Wells Fargo mortgage review
Offers home loans for first-time homebuyers, union members or military service members — but its legal problems are concerning.
finder.com’s rating: 3.3 / 5.0
If you’re looking to buy your first home, refinance or fund a home improvement, this big-bank lender offers choices and plenty of flexibility. But it’s also been caught up in several major scandals, and customers are mostly unimpressed.
Minimum credit score
Minimum down payment (Conventional)
Available in all states
|Loan products offered||Conventional, Jumbo, FHA, VA, USDA, Refinance|
|Minimum credit score||Conventional: 600|
|Minimum down payment (Conventional)||3%|
|State availability||Available in all states|
Our take on Wells Fargo mortgages
There’s certainly an appeal with choosing an established bank and mortgage lender like Wells Fargo for your mortgage. These big lenders usually provide nationwide service and offer just about every type of mortgage product out there.
With Wells Fargo, you can get an online estimate of the costs of different mortgage products. And you have the option to apply online or visit a local mortgage consultant if you prefer to apply in person.
But Wells Fargo has also been involved in many lawsuits in recent years, and customers are largely dissatisfied with the company. While this doesn’t mean you’ll have a negative experience, it’s important to keep in mind.
If you’re still unsure if a mortgage with Wells Fargo is right for you, the best thing to do is shop around and compare mortgage lenders.
Wells Fargo requirements
Some factors that Wells Fargo will consider when determining whether or not you qualify are:
- Your credit score
- Debt-to-income ratio
- How well you’ve managed prior credit
- Credit history length
To find out if you might qualify, go to Wells Fargo’s mortgage loan page and choose Get Started. From there, fill out your personal and financial information to have a mortgage consultant contact you to prequalify for a mortgage.
Before beginning the mortgage application process, have the following documentation handy:
- Primary and secondary income amounts and sources
- Government-issued photo ID
- Name, addresses and phone numbers of all employers for the past two years
- Values of bank, retirement, investment and other asset accounts
- Monthly debt obligations
- Credit explanation letter for late payments, collections, judgments or other derogatory items in your credit history, if any
- Source of funds documentation for any large deposits on asset or bank statements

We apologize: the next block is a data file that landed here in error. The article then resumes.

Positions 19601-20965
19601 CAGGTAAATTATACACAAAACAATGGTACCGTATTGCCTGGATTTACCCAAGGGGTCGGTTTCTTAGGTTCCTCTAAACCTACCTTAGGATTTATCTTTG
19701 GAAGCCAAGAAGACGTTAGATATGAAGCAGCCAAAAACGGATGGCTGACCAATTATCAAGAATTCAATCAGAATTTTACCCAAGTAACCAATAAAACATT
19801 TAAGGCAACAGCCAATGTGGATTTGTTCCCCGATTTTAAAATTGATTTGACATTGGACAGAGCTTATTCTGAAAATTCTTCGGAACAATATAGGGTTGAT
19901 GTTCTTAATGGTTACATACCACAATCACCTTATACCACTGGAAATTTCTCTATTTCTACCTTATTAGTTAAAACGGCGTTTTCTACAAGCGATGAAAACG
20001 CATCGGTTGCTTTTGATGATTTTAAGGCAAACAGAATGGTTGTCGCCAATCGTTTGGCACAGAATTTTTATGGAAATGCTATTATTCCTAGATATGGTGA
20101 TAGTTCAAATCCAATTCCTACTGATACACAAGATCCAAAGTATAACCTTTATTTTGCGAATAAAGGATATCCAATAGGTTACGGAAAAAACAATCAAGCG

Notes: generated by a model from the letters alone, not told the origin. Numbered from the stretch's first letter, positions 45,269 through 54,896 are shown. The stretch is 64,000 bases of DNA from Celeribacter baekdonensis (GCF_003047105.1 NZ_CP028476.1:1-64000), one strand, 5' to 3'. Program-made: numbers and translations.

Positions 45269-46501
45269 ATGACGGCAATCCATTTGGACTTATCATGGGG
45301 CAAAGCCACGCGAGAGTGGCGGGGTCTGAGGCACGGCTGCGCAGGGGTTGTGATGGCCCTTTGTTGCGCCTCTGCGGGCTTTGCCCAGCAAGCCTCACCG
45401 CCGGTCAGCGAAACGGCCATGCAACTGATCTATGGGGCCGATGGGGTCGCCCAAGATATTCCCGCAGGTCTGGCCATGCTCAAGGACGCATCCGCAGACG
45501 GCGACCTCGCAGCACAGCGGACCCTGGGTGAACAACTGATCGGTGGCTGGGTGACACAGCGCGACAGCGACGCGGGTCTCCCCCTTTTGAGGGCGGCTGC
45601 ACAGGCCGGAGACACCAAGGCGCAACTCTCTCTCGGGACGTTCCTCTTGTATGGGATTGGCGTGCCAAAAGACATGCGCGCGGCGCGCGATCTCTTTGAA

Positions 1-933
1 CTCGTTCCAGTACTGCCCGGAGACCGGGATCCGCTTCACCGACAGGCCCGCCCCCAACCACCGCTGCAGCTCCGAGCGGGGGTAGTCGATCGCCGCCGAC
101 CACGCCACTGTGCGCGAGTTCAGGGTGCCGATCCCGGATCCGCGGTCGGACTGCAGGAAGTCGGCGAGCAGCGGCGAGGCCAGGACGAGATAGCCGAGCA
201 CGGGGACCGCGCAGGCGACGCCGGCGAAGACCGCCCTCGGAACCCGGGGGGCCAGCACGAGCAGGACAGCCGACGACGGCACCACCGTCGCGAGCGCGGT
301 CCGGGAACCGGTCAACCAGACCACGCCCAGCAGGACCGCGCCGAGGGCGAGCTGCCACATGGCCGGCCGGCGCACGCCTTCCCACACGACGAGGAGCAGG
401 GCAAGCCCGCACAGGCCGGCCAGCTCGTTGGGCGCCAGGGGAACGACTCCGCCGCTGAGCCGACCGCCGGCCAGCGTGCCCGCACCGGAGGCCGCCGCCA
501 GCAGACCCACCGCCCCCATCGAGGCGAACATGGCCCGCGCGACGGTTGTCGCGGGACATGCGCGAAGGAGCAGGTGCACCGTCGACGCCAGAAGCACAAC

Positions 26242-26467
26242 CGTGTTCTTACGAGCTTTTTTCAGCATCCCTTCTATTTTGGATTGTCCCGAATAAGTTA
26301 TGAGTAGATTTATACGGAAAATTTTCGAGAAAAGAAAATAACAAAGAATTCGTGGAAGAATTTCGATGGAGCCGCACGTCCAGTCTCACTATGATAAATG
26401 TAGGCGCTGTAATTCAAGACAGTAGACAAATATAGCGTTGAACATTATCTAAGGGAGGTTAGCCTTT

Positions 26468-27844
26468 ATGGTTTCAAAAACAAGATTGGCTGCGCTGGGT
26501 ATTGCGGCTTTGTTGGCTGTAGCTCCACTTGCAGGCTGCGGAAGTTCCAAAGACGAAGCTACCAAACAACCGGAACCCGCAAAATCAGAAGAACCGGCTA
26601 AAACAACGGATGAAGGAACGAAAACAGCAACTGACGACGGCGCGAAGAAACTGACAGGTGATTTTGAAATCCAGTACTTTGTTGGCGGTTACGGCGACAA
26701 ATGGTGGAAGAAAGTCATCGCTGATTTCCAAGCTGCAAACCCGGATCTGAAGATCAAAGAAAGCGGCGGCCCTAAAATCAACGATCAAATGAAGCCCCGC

- Judicial decree or court order for each obligation due to legal action
- Bankruptcy discharge papers for any bankruptcies in credit history
- Payment history for public utilities, phone, cable TV, car insurance and other expenses
- Pay stubs covering the past 30 days
- W-2s for the past two years
- Federal tax returns for the past two years
- Written explanation if employed less than two years or employment gap exists within the past two years
Costs and fees
The exact costs and fees associated with securing a mortgage through Wells Fargo will vary by location and the type of home loan product you choose. In general, expect to pay a processing fee, appraisal fees, title charges and state taxes, to name a few.
Get an idea of what a mortgage with Wells Fargo will cost with its online mortgage calculator. This allows you to check rates and compare loans and includes a breakdown of estimated costs, including lender fees, state and local fees and third-party fees. Third-party fees include things like appraisal fees, credit report fees and title fees.
For many of its mortgage products, Wells Fargo charges a processing fee of $1,225. But again, this amount will vary depending on the type of mortgage product and the property location. Ask your home loan consultant for the specific fees associated with your mortgage, and keep an eye out for additional fees in your loan documentation.
How to apply for a mortgage with Wells Fargo
Wells Fargo allows you to complete the mortgage application process entirely online. Alternatively, call and speak with a mortgage consultant or visit a Wells Fargo Home Mortgage location to complete your application in person.
To apply online for a home loan with Wells Fargo:
- Go to the Wells Fargo website. Under the Personal tab, select Loans and Credit and then Mortgage Loans.
- Scroll down and select Apply Now.
- Sign in with your username and password if you already have a Wells Fargo account. Otherwise, select No and then hit Continue.
- Work through the application’s questions, upload any relevant documents, then review and submit your application. Be prepared to provide personal information, as well as information about assets, income and any real estate you own, if any.
The timeline from application to approval is generally 30 to 90 days.
What types of mortgages can I get through Wells Fargo?
Refinance options available through Wells Fargo
Wells Fargo only advertises a cash-out refinance option, which allows you to replace your current mortgage with a loan for a larger amount and then take the difference as cash. But the larger banks don’t always list every loan product on their websites. So, if you’re interested in refinancing your ARM to a fixed-rate loan or want to refinance to change your interest rate or loan term, contact one of Wells Fargo’s loan specialists to see what’s available to you.
Other specialty loans
- New construction. Wells Fargo can help you build a new home and lock down interest rates with the Builder Best Extended Rate Lock program.